Art From Trash – Repurposing Metal Window Frames

Original bay windows

Original bay windows

Way back in April of 2014, this is the way the bay windows looked on the facade of the El Moore. Wood window frames were surrounded by some well-worn metal. As we deconstructed the window frames to make way for the new, we made the decision to salvage the metal in hopes that it might be of use at a later date.

Fast-forward about a year and a half. The building was nearing completion, and we were still looking for a use for some of the remaining metal. In October of 2015, Tom and I were visiting Greenfield Village when we happened upon the tinsmith shop. We listened to the tour, and it gave Tom an idea for how some of our metal could be used. He had me take this photo:

Tinsmith work at Greenfield Village.

Tinsmith work at Greenfield Village.

Tom inquired a bit about how the patterns were made in the tin (basically just a screwdriver or chisel and a hammer), and when we arrived home, he contacted Kevin Gardner. Kevin is a designer by trade who can also work with his hands. He built the beautiful wood wall behind the reception desk at the Green Garage. Here he is hard at work in June of 2010:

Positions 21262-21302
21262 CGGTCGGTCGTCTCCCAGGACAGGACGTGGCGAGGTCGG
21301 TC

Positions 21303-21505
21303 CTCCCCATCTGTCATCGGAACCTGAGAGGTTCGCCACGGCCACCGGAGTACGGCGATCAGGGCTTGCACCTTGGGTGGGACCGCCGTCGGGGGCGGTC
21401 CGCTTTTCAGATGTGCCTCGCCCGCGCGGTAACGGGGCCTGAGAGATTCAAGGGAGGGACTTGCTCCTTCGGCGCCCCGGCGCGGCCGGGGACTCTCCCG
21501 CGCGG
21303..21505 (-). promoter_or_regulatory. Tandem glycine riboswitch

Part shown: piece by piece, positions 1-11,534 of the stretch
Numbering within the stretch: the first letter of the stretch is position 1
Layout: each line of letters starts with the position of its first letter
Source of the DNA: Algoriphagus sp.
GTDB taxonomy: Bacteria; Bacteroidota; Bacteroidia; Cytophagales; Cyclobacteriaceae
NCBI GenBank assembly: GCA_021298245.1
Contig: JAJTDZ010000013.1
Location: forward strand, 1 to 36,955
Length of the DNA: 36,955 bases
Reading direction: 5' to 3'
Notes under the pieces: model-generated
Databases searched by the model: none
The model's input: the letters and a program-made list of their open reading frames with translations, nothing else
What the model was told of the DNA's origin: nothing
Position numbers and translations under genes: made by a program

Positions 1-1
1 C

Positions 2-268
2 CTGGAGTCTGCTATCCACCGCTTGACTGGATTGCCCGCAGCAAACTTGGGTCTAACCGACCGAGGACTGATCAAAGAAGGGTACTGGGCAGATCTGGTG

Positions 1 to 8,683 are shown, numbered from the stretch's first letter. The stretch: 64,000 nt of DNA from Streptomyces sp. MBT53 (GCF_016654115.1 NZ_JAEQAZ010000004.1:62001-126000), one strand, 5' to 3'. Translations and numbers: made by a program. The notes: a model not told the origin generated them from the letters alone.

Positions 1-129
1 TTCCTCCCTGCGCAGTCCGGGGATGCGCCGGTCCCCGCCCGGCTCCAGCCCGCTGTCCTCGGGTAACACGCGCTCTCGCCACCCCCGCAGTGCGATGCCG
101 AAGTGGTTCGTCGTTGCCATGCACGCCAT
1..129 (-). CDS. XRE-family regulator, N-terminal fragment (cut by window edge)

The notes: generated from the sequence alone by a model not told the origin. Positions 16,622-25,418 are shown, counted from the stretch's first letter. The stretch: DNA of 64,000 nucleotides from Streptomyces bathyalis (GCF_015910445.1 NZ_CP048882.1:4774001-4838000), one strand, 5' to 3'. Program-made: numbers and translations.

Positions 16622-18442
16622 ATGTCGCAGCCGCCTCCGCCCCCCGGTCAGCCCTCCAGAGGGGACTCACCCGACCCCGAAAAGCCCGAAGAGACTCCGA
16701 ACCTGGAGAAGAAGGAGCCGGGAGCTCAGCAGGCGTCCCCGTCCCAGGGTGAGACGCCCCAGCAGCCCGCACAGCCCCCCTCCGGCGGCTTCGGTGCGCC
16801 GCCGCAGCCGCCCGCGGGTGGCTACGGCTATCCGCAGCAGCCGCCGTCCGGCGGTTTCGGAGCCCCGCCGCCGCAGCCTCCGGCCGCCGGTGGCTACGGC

Kevin Gardner building the wood wall at the Green Garage.

Kevin Gardner building the wood wall at the Green Garage.

Knowing Kevin’s talent for design and his ability to craft art, Tom asked him to develop signs for the four¬†rooftop cabins from the leftover metal from the windows, using the techniques demonstrated by the tinsmith shop at Greenfield Village. Here’s the beautiful result. Notice how he wove each room’s theme into the design.

Moonbeam

Sign for Moonbeam cabin.

 

Sign for Starlight cabin.

Sign for Starlight cabin.

 

Sign for the Twilight cabin.

Sign for the Twilight cabin.

 

Sign for Sunrise cabin.

Sign for Sunrise cabin.

 

 

El Moore